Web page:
James A. Jackson

James Jackson
Born (1954-12-12) 12 December 1954 (age 66)
Alma materUniversity of Cambridge
Scientific career
Doctoral advisorDan McKenzie

James Anthony Jackson CBE FRS (born 12 December 1954) is Professor of Active Tectonics and head of Bullard Laboratories, Department of Earth Sciences, Cambridge University. He made his name in geophysics, using earthquake source seismology to examine how continents are deformed. His central research focus is to observe the active processes shaping our continents.[1]

Education and career

Jackson was born and raised in India, which probably established his interest in all aspects of Asia, which is where much of his current research has been concentrated.[2]

Jackson attended the University of Cambridge graduating with a 1st Class degree in Geology in 1976. Then, under the tutelage of Dan McKenzie at the Bullard Laboratories, Cambridge, he received his PhD in 1980. His research used earthquakes to study the processes that produce the major surface features of the continents, such as mountain belts and basins.[2]

Between 1977 and 1981 he was a Visiting Scientist in the Seismic Discrimination Group at MIT before returning to Cambridge to take up a research fellow position in Queens' College, Cambridge, where he became Assistant Dean in 1983. In 1984, he was appointed as an assistant lecturer in the Department of Earth Sciences, Cambridge, lecturer in 1988 and reader in 1996. He was made Professor of Active Tectonics in the Department of Earth Sciences in 2003.[3]

Current research

Using evidence from earthquakes, remote sensing, geodesy and geomorphology he is able to observe, quantitatively, the geometry and rates of deformation processes while they are active.[1] In addition to seismology, his current research uses space-based remote sensing (including radar interferometry, GPS measurements and optical imagery) combined with observations of the landscape in the field, to study the evolution and deformation of the continents on all scales, from the movement of individual faults in earthquakes to the evolution of mountain belts.[2]

Much of his work is carried out in collaboration with researchers from the COMET Project[4] where he is Associate Director.

Selected publications

  • Jackson, J.A. 1982, "Seismicity, normal faulting, and the geomorphological development of the Gulf of Corinth ( Greece): the Corinth earthquakes of February and March 1981.", Earth and Planetary Science Letters, vol. 57, no. 2, pp. 377–397.
  • McKenzie, D. & Jackson, J. 1983, "The relationship between strain rates, crustal thickening, palaeomagnetism, finite strain and fault movements within a deforming zone.", Earth & Planetary Science Letters, vol. 65, no. 1, pp. 182–202.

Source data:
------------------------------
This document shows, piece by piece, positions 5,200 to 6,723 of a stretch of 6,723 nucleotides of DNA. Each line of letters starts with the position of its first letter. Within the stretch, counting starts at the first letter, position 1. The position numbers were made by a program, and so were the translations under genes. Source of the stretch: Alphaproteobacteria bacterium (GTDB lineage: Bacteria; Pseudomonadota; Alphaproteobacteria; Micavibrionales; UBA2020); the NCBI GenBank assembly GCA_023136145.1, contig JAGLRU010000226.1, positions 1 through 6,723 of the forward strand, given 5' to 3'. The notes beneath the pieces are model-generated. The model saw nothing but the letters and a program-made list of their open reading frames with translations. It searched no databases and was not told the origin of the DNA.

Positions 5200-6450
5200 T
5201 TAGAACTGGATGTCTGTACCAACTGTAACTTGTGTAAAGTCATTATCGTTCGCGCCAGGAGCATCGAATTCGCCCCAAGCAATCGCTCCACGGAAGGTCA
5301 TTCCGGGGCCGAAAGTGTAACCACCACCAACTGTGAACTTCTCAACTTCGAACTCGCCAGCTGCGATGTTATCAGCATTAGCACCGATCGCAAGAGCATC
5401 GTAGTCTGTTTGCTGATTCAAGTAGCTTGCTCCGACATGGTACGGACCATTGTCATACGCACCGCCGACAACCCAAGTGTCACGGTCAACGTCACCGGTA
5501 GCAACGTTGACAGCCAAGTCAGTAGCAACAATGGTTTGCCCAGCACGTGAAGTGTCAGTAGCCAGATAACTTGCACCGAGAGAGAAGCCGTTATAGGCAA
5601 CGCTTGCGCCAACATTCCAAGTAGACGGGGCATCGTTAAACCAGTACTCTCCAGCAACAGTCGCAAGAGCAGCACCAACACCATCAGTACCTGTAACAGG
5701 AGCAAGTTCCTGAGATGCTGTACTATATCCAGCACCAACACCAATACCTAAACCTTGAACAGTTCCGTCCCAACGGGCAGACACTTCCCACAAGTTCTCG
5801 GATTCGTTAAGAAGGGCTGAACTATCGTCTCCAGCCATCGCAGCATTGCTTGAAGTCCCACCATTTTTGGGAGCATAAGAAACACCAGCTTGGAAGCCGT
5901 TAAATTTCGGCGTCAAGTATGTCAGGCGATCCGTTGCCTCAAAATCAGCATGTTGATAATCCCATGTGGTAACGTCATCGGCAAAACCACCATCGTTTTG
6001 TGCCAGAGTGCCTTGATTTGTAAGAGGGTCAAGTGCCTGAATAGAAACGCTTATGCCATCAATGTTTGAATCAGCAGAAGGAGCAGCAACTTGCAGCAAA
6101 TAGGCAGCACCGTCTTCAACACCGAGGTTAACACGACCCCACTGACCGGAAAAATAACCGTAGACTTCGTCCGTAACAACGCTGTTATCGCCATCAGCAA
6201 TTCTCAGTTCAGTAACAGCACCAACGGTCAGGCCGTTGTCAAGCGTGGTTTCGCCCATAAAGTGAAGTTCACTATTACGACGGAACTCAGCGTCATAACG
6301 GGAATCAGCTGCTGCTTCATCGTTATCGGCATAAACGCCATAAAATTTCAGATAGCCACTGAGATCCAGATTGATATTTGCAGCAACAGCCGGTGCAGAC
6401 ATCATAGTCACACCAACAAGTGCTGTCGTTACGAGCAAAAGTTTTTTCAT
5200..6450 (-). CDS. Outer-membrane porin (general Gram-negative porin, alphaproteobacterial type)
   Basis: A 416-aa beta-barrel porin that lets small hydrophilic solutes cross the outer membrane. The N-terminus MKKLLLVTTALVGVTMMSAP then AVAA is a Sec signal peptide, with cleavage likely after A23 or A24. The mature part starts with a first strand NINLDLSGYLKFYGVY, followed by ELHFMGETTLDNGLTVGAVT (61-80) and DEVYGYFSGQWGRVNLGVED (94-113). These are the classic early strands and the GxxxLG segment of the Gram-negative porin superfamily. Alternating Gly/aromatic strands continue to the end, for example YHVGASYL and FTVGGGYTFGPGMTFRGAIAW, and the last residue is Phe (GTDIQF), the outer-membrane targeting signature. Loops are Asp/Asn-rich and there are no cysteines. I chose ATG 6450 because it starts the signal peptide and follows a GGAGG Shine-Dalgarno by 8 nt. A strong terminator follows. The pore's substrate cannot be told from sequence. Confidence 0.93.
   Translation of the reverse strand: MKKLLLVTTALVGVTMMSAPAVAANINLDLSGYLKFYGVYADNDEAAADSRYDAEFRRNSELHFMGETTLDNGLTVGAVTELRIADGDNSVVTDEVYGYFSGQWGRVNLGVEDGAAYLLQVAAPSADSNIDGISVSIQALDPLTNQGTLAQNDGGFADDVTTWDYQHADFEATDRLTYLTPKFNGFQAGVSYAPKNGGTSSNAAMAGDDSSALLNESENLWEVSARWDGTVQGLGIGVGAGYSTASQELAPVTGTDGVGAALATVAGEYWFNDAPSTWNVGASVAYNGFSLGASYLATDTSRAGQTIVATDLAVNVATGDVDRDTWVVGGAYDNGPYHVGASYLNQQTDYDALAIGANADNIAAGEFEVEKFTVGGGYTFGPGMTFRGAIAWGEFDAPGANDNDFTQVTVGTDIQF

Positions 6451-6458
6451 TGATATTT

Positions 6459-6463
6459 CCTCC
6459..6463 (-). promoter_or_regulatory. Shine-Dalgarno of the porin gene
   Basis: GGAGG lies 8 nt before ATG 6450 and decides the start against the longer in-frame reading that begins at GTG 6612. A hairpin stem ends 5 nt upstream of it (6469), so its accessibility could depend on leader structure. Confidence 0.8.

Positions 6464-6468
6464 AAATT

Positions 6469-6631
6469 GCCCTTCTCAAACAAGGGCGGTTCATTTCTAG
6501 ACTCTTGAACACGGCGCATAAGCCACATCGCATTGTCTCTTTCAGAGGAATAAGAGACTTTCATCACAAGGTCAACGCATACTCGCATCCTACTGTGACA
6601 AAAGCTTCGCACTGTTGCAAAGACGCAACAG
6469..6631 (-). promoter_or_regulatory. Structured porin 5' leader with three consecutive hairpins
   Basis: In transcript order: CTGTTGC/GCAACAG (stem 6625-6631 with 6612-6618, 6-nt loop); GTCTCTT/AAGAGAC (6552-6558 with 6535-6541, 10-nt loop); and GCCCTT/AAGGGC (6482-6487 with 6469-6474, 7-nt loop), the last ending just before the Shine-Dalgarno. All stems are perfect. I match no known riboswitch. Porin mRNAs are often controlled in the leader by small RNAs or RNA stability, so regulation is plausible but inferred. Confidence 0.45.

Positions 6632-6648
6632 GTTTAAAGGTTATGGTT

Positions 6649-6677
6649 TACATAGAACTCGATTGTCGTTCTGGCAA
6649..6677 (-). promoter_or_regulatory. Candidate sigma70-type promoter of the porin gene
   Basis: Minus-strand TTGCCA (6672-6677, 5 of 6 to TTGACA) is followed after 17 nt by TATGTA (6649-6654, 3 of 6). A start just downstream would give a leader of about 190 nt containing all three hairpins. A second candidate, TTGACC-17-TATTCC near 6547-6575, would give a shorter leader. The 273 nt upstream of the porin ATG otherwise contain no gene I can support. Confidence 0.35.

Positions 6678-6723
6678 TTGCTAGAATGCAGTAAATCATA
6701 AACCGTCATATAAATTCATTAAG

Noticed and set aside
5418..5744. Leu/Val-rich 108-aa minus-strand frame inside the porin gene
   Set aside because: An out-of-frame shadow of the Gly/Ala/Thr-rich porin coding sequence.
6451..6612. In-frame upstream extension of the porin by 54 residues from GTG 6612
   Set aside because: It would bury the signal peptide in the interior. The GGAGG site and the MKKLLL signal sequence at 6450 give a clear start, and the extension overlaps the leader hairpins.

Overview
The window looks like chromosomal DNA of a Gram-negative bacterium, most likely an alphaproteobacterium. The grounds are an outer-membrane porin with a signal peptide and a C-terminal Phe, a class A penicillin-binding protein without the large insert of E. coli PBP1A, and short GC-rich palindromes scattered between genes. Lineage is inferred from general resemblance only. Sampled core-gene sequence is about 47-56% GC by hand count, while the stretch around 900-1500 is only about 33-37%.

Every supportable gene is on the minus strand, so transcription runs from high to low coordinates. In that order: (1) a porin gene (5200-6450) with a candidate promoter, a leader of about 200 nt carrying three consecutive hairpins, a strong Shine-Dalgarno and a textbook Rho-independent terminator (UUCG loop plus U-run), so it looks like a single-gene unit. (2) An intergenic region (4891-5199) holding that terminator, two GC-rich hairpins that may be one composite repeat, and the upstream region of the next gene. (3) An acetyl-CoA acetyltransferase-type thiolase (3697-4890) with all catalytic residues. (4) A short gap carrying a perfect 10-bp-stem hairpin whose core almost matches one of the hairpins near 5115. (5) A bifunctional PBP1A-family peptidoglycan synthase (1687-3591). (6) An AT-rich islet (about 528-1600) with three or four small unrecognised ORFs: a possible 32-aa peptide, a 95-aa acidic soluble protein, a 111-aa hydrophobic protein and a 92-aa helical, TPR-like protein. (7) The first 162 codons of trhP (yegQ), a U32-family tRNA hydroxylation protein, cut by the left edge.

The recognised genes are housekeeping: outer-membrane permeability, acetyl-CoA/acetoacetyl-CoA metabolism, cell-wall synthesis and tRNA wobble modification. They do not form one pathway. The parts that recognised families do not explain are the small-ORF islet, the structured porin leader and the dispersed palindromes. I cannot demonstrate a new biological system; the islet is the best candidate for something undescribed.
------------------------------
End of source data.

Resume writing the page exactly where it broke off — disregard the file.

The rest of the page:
• Jackson, J. & McKenzie, D. 1984, "Active tectonics of the Alpine- Himalayan Belt between western Turkey and Pakistan.", Geophysical Journal – Royal Astronomical Society, vol. 77, no. 1, pp. 185–264.
  • Jackson, J. & McKenzie, D. 1988, "The relationship between plate motions and seismic moment tensors, and the rates of active deformation in the Mediterranean and Middle East", Geophysical Journal – Royal Astronomical Society, vol. 93, no. 1, pp. 45–73.
  • Ambraseys, N.N. & Jackson, J.A. 1990, "Seismicity and associated strain of central Greece between 1890 and 1988", Geophysical Journal International, vol. 101, no. 3, pp. 663–708.
  • Taymaz, T., Jackson, J. & McKenzie, D. 1991, "Active tectonics of the north and central Aegean Sea", Geophysical Journal International, vol. 106, no. 2, pp. 433–490.
  • Jackson, J. 1994, "Active tectonics of the Aegean region", Annual Review of Earth and Planetary Sciences, vol. 22, pp. 239–271.
  • Jackson, J., Norris, R. & Youngson, J. 1996, "The structural evolution of active fault and fold systems in central Otago, New Zealand: Evidence revealed by drainage patterns", Journal of Structural Geology, vol. 18, no. 2–3, pp. 217–234.
  • Ambraseys, N.N. & Jackson, J.A. 1998, "Faulting associated with historical and recent earthquakes in the Eastern Mediterranean region", Geophysical Journal International, vol. 133, no. 2, pp. 390–406.
  • Maggi, A., Jackson, J.A., McKenzie, D. & Priestley, K. 2000, "Earthquake focal depths, effective elastic thickness, and the strength of the continental lithosphere", Geology, vol. 28, no. 6, pp. 495–498.
  • Jackson, J. 2002, "Strength of the continental lithosphere: Time to abandon the jelly sandwich?", GSA Today, vol. 12, no. 9, pp. 4–10.



  1. ^ a b James Jackson's profile on the COMET Project web site
  2. ^ a b c Darwin College Lecture Series
  3. ^ University of Cambridge Annual Report, 2003: Awards and prizes and appointments
  4. ^ COMET Project
  5. ^ "Bullerwell Lecturers and Lectures".
  6. ^ https://www.timeshighereducation.com/news/the-uks-100-leading-practising-scientists/2010580.article
  7. ^ "Wollaston Medal". Geological Society of London. Retrieved 30 August 2015.
  8. ^ "The Wollaston Medal 2015 citation & reply". Geological Society of London. Retrieved 30 August 2015.

External links

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